When I hear somebody talk about a horse or cow being stupid; I figure it’s a sure sign that the animal has somehow outfoxed them.

                                                                                                                 Tom Dorrance 

Our kids often out fox us, sometimes on purpose, sometimes not. A disobediant child can make you feel like a class room dunce. Moreover, parenting oddurs in  field of blame and shame.  Add to that the pundits happy to blame you for all that is wrong with you child and even the smartest parents can feel less than bright.

Here is a business article that offered advice for dealing with feeling stupid.  I learn a lot about parenting from those teaching business management.  The One Minute Manager remains one of my favorite parenting advice books.

This article sparked my thoughts, but it isn’t mandatory reading. I have made my own list of 10 things parents can do to keep from looking stupid. So skipping the article is okay.

10 things you can do to keep from looking stupid | TechRepublic.

If you read the article, congratulations.  If you had to read some of the items several times, you aren’t stupid;  the author was clear for his audience possibly, but not for parents. I had to go back and re-read several times.  If you didn’t read it, do read my tips.


1. Know your child, his or her temperament and what it is reasonable to expect in terms of behavior for his or her age and stage.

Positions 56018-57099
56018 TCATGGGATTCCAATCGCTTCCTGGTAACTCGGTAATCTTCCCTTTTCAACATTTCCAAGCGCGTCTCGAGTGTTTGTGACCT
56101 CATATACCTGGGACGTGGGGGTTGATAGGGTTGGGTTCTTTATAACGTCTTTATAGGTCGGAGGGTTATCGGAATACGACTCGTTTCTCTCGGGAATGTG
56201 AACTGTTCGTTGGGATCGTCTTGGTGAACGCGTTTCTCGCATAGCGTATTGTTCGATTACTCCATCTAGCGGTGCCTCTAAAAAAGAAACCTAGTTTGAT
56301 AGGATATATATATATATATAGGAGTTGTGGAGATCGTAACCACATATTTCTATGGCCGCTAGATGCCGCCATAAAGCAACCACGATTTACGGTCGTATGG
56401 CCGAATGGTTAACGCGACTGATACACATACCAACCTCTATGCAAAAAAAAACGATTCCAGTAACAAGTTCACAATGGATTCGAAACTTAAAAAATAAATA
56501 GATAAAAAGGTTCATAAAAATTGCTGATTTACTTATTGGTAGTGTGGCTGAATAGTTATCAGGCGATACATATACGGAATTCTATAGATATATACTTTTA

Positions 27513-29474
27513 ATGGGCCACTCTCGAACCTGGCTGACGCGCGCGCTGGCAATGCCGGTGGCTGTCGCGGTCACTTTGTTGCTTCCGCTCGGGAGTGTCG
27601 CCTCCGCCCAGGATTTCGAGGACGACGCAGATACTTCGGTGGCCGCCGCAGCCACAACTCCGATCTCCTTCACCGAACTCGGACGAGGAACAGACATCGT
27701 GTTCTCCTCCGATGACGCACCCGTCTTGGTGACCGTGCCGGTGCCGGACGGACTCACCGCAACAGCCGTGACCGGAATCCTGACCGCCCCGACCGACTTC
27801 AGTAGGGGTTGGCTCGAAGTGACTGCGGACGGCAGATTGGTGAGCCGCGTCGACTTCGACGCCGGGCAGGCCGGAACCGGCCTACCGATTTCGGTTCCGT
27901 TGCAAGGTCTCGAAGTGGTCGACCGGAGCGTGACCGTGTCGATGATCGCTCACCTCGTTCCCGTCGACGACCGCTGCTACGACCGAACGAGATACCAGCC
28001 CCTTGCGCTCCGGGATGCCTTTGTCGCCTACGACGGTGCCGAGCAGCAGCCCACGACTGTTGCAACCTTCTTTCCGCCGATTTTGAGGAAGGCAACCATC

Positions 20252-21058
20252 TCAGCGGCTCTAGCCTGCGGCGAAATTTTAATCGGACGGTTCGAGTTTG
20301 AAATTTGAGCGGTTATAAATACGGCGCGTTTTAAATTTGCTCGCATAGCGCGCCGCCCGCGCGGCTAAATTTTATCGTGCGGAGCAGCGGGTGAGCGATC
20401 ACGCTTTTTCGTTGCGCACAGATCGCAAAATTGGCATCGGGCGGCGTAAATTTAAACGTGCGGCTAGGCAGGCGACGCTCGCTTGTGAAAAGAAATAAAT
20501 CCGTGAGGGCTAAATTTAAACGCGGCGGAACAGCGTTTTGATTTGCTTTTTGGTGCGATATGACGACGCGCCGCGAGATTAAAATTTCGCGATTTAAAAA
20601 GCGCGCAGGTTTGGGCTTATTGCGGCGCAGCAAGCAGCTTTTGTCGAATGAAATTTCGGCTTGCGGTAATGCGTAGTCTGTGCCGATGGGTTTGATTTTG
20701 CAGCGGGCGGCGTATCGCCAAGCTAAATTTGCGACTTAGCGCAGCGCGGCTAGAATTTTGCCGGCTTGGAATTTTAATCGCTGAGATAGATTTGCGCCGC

2. Think ahead in two ways.  Plan for success and when it doesn’t come, hold to the long point of view.  Very few children enter high school wearing diapers.

3. Don’t fake.  Kids always know.

4. Practice saying “I don’t know.”  If important, add, “I will find out.”

5. Remember how much has been accomplished to date.  A new baby–a major accomplishment.  Then the older your child, the greater his progress, the more you have accomplished, the more you can build on.

6. Have a Chinese menu of alternatives to draw on.  The more choice you can offer anyone, particularly choices that you will be happy they make, the more you will be the smart one.

7. Ask, do not assume.  In my CARE response,  Confront, Ally, Review, End–Review is based on asking the child for his assumptions about what is going on.  Amazing what you can learn when you remember this step.

8. Don’t say “Always” or “Never” as in “You always” or “You never.”  These are always wrong and never should be directed at a child.

9. With teens particularly, the phrases,  “I’m shocked” or “I expected more of you” are very powerful correctives when said by a caring parent.

10 Put some things in writing. Rules and consequences for one. “I care” notes for another. Have you ever written a child a thank you note? A wonderful thing to do every so often.

As one un-known wise person said, “Everyone has a right to be stupid; some people just abuse the privilege.” I try not to and I am sure you try the same.


Be kind to me,  like this post or share it.  You will be helping me stay strong and maybe some others as well.  You will also be practicing one of the 12 Daily Emotional Fitness Exercises.  Click here to view all Daily Emotional Fitness  Exercises.

If  regular practice of the 12 Daily Emotional Fitness Exercises does not improve the quality of your life, more might be needed.  That is the time to think about therapy.

Good luck, life is a struggle, caring for children harder than you expect AND despite the struggle, life as a parent is also wonderful.  

Katherine [Image Source]

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